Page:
“A situation under pressure” is an apt way to describe the United States in 2017. Blue or red, we’re all feeling the pressure these days.
Writing fiction can serve as an outlet, a way for a writer to let off some of the steam building up within and without. And, perhaps not coincidentally, “a situation under pressure” is exactly what would please the guest judge of the seventh-annual Texas Observer short story contest, which is now open for entries.
Head over to the submission page for full guidelines and to enter by Monday, August 21.
Deb Olin Unferth is a creative writing professor at the University of Texas at Austin, and the author of four books. Her most recent story collection, Wait Till You See Me Dance (Graywolf, 2017), was called “rich with surprises, small and large” by the New York Times and “a fascinating must-read” by Newsweek.
When asked what she would like to see in our winning story, Unferth says, “In short fiction I look for a voice that feels original, clear and urgent, and for a situation under pressure. My favorite stories make me see the world differently for a moment, they make me laugh and break my heart. They stun me with their use of language. They ask big questions, sometimes in the smallest spaces. Like life, in a good story there are no simple solutions or clichés.”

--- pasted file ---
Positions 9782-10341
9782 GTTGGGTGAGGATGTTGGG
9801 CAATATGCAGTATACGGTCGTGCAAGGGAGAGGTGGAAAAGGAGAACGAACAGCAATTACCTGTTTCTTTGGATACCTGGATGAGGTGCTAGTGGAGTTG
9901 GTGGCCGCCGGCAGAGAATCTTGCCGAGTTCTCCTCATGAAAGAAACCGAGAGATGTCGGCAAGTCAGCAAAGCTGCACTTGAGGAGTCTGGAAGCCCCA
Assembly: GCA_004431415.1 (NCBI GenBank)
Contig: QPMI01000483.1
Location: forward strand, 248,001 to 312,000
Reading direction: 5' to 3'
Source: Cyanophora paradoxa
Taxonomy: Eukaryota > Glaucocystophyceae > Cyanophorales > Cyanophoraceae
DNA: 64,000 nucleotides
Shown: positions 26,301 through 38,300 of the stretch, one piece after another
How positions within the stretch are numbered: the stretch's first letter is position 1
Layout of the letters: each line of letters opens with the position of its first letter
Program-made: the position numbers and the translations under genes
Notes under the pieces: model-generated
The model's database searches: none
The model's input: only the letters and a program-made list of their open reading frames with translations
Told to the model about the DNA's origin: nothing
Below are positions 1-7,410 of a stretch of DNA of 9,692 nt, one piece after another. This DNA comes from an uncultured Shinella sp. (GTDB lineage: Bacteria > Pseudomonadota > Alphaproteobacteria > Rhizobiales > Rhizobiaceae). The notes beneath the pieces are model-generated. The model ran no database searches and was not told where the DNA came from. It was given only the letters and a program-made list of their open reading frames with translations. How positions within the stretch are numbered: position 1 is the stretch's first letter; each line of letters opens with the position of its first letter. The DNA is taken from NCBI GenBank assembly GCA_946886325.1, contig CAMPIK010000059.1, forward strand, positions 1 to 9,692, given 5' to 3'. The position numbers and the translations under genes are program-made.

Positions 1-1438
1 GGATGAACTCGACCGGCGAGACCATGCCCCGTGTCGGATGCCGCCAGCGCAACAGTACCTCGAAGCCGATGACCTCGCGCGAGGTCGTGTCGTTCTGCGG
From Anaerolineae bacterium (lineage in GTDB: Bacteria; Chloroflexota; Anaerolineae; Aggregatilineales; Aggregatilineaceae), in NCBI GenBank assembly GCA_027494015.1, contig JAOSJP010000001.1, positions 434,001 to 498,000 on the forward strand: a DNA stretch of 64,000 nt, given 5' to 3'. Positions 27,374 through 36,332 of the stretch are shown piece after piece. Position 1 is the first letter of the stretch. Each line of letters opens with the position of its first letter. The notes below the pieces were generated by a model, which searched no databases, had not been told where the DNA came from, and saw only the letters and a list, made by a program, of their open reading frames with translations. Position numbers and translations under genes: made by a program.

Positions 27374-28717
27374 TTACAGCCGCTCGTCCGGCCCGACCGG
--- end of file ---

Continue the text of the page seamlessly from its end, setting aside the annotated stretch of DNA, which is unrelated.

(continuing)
So take that to the bank, writers! Which is a good example of the kind of cliché you should avoid.
As always, the winning writer takes home a check for $1,000, and his or her story will appear in our October issue and online. Finalists may be eligible for online publication.
The contest is open to Texans and non-Texans alike, with no restrictions on genre or theme. Texas settings are welcome, but by no means required.
Our past winners have written stories that take place all over the world. They’ve also gone on to exciting things in art and literature.
Brian Allen Carr, our inaugural winner with “The Last Henley” (guest judge: Larry McMurtry), has a new novel, Sip, coming out with SoHo Press in August. Kirkus Reviews calls it “a post-apocalyptic sci-fi Western” set in “the precisely realized landscape of southern Texas.”
Sophomore winner Larina Lavergne (“Water Birth,” Heidi Durrow) has an agented novel making the rounds and founded Riding Up Front, an art blog gallery created to support immigrant rights.
Ashley Perez (“3:17,” Dagoberto Gilb) teaches world literatures at Ohio State University. Her most recent novel, Out of Darkness, which “3:17” was excerpted from, was recently included in Booklist’s “50 Best YA Novels of All Time,” and won the 2016 Americas Award and the 2016 Tomas Rivera Book Award at Texas State University.
Since winning the 2014 contest with “Fuzhou Nighttime Feeling” (Elizabeth McCracken), Ling Ma has sold a novel to FSG (working title: Severance), with a 2018 pub date, and this fall will be teaching creative writing at the University of Chicago.
2015’s winner, Simon Han (“Three Phone Calls,” Stephen Graham Jones), is working on a novel as well, and has recently published work at Guernica.
We haven’t heard recently from last year’s winner, Ben Reed (“My Neighbor the Pilot,” Amelia Gray). We assume he’s still celebrating.
Maybe this will be your year to celebrate? It just might help ease some of the pressure.